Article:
News In Brief

The US

After hearing mixed messages from GOP presidential contenders Dole and Alexander, the nation's mayors hoped President Clinton would clarify how urban aid will fare in the deficit-reduction climate in Washington. Clinton was scheduled to address the meeting in Miami by satellite hookup during its closing session yesterday. Clinton's current budget-cutting proposal does not satisfy mayors because it does not specifically address the $4 billion Community Development Block Grant program. Congress may cut the program, which cities use for a variety of purposes, by as much as 50 percent.

The White House dismissed as politically motivated Republican charges that Clinton's balanced-budget proposals rely on rosy economic forecasts. Spokesman Mike McCurry vowed that the White House would stick with its own figures in forecasting how to reach a balanced budget and not knuckle under to the Republicans' demands that Clinton adopt their forecasting data.

The veteran's group that organizes Boston's St. Patrick's Day parade said the Supreme Court's decision to allow them to bar gays and lesbians was a victory for free speech and family values. The gay organization that challenged parade organizers said its members are being excluded from their rightful place. In other decisions, the Supreme Court ruled that US businesses embroiled in contract fights over shipment of cargo over the high seas can be forced to arbitrate the disputes in other nations. It also turned away an antitrust attack on Visa's policy of not allowing competitors to issue credit cards bearing its name.

Senator Dole said he planned to bring Dr. Henry Foster's nomination for surgeon general to the Senate for a vote. Dole, who opposes the nomination, earlier left open the possibility that he would not allow the Senate to vote on the nomination. Dole said he told Foster he would try to work out a procedure in the Senate under which there would be two attempts to get the 60 votes required to cut off a filibuster. If supporters of the nomination meet this challenge, Foster would be virtually certain to get the majority necessary for confirmation. (Story, Page 3.)

Construction starts on new homes and apartments fell to the lowest rate in more than two years in May, despite more favorable long-term interest rates, the Commerce Department reported. The annual rate of starts on new homes declined 1.3 percent to a seasonally adjusted annual rate of 1.24 million units. Starts on single-family homes are a key measure, indicating consumers' willingness to take on long-term financial commitments.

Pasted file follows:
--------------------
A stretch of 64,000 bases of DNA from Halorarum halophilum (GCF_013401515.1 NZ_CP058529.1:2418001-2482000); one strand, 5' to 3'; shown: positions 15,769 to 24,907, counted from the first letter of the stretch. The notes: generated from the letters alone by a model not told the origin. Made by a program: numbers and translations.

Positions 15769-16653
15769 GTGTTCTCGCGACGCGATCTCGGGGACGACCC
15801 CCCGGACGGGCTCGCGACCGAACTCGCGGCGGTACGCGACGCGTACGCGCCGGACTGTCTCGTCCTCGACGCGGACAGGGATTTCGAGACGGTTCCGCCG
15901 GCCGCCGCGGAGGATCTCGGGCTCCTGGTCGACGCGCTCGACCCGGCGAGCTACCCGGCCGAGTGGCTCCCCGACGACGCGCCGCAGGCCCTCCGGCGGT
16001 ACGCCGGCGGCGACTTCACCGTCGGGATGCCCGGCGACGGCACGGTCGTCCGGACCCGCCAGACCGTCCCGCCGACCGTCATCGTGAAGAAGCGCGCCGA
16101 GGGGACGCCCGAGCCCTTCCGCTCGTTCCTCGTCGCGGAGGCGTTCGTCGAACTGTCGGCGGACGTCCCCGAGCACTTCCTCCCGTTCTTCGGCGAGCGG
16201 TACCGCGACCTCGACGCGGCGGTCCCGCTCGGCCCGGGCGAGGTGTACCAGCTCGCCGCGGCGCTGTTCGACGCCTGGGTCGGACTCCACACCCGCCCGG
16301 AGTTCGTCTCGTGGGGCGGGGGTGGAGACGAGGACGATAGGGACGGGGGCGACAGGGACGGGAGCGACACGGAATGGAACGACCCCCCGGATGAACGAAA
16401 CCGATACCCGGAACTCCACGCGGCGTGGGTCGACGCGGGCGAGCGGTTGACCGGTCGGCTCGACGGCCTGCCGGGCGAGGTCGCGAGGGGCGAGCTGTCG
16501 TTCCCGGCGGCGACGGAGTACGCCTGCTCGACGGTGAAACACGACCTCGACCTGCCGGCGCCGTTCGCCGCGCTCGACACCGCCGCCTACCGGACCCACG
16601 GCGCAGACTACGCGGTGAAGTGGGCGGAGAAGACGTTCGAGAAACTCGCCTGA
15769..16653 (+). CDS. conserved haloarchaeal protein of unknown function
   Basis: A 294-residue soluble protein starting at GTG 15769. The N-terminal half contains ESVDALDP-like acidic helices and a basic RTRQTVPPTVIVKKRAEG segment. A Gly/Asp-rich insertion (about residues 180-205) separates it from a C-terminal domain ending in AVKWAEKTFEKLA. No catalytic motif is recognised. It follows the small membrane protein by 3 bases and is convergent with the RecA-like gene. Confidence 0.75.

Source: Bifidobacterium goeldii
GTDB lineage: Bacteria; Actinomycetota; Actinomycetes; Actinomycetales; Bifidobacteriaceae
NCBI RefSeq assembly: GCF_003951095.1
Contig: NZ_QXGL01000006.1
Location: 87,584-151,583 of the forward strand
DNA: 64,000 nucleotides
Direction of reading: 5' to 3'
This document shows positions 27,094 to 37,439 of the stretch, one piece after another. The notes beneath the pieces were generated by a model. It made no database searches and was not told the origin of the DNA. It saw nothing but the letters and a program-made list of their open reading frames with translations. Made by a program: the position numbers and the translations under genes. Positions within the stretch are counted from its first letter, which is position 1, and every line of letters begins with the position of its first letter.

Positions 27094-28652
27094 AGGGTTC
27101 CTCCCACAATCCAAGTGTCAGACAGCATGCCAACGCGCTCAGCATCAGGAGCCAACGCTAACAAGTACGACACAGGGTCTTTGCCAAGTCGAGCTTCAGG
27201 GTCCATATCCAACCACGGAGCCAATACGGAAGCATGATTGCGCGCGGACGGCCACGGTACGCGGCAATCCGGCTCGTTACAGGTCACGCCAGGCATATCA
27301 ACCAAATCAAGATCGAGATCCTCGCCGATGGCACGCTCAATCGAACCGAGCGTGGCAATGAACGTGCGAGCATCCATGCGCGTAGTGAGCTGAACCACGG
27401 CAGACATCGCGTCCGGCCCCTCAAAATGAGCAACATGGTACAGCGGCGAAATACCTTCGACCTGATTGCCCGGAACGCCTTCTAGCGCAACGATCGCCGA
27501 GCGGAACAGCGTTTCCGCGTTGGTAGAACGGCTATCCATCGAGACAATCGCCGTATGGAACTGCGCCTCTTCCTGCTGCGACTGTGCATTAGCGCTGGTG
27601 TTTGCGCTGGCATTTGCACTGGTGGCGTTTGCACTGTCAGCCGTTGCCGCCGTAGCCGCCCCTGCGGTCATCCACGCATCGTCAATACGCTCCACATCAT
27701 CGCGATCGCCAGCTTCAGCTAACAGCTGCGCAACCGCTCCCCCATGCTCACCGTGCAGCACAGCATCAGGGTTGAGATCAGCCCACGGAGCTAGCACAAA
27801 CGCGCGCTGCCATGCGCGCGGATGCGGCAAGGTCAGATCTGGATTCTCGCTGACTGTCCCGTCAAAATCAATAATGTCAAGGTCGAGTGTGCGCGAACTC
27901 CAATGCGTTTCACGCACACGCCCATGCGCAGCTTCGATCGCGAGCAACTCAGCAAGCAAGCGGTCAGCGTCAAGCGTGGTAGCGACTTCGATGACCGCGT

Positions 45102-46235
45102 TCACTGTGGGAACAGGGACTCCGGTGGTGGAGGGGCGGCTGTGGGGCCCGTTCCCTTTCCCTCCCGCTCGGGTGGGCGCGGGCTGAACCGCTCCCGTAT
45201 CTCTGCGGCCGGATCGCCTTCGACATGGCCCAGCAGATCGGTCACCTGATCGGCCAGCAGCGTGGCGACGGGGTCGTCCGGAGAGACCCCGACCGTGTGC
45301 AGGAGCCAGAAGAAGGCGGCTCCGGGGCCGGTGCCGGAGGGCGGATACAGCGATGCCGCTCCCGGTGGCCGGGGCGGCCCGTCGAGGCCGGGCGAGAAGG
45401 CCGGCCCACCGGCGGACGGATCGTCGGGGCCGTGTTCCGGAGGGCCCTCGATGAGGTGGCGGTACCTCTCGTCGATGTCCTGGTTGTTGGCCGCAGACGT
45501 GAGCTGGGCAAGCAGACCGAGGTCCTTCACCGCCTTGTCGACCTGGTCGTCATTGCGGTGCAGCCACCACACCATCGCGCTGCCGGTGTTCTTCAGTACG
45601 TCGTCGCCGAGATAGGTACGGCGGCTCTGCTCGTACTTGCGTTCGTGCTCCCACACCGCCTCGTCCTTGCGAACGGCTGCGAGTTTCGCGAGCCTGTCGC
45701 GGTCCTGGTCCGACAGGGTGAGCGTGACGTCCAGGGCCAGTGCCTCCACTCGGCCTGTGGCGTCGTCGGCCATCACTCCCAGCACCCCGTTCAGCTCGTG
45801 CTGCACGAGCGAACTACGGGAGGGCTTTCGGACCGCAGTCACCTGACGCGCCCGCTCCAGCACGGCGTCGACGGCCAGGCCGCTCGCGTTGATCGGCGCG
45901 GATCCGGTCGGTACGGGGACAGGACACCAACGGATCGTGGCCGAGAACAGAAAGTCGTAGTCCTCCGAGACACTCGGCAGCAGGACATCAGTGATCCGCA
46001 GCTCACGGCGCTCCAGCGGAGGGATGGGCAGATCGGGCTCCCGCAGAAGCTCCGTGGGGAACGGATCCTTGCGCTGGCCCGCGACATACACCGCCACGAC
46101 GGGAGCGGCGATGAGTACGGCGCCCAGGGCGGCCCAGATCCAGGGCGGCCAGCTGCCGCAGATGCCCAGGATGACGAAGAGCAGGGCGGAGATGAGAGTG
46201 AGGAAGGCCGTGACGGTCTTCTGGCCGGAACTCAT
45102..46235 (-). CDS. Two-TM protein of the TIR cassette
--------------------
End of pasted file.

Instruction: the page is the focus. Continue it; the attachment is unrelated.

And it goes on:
The administration endorsed a GOP plan to liberalize tax rules for people with offices in their homes. The measure would nullify a Supreme Court decision that made it harder for the self-employed to claim the deduction.

The Clinton administration said it is not planning to resume nuclear-test explosions, but it is considering a variety of smaller-scale "experiments" to help confirm the safety of existing nuclear warheads. Defense Secretary Perry said earlier the administration had not yet set its position on the question of what small-scale nuclear testing should be allowed - if any -under terms of the Comprehensive Test Ban Treaty now being negotiated. Perry stressed that the US is not planning to follow France's lead and resume regular testing.

A panel of officers found Air Force Captain Jim Wang innocent on all counts in a friendly fire incident last year over Iraq. Wang had been accused of failing to warn fighters that friendly aircraft were in the no-fly zone over northern Iraq. (Story, Page 18.)

Negotiations between prosecutors and Michael Fortier, a friend of Oklahoma City bombing suspect Timothy McVeigh, are back on track, a federal law enforcement official said. Plea negotiations earlier broke down because Fortier was not offering enough information.

The World

After buses carrying Chechen rebels and up to 150 people acting as human shields were stalled at the Chechen border yesterday, rebel leader Basayev dropped demands for further safe-passage guarantees and said the convoy would press on to Chechnya, Radio Russia said. The hostages had endured a six-day siege at a hospital in Budyonnovsk, a town in southern Russia. The influential Communist faction in the Russian parliament, meanwhile, decided to begin a campaign aimed at impeaching President Yeltsin, who has faced a torrent of criticism over his handling of the conflict in Chechnya. (Story, Page 1.)

Russian envoy Vitaly Churkin held secretive talks with Serbian and Bosnian Serb leaders before leaving the rebel Serb stronghold of Pale yesterday. Churkin's initiative came as Bosnia's Muslim-led government and its Croat allies increased battlefield pressure on the rebel Serbs. The talks also followed a surprise statement by Russian President Yeltsin that he agreed with France that there should be no more NATO airstrikes against the Bosnian Serbs. The US, meanwhile, denied a UN spokesman's claim that it is advising the Muslim-led Bosnian Army. (Story, Page 6.)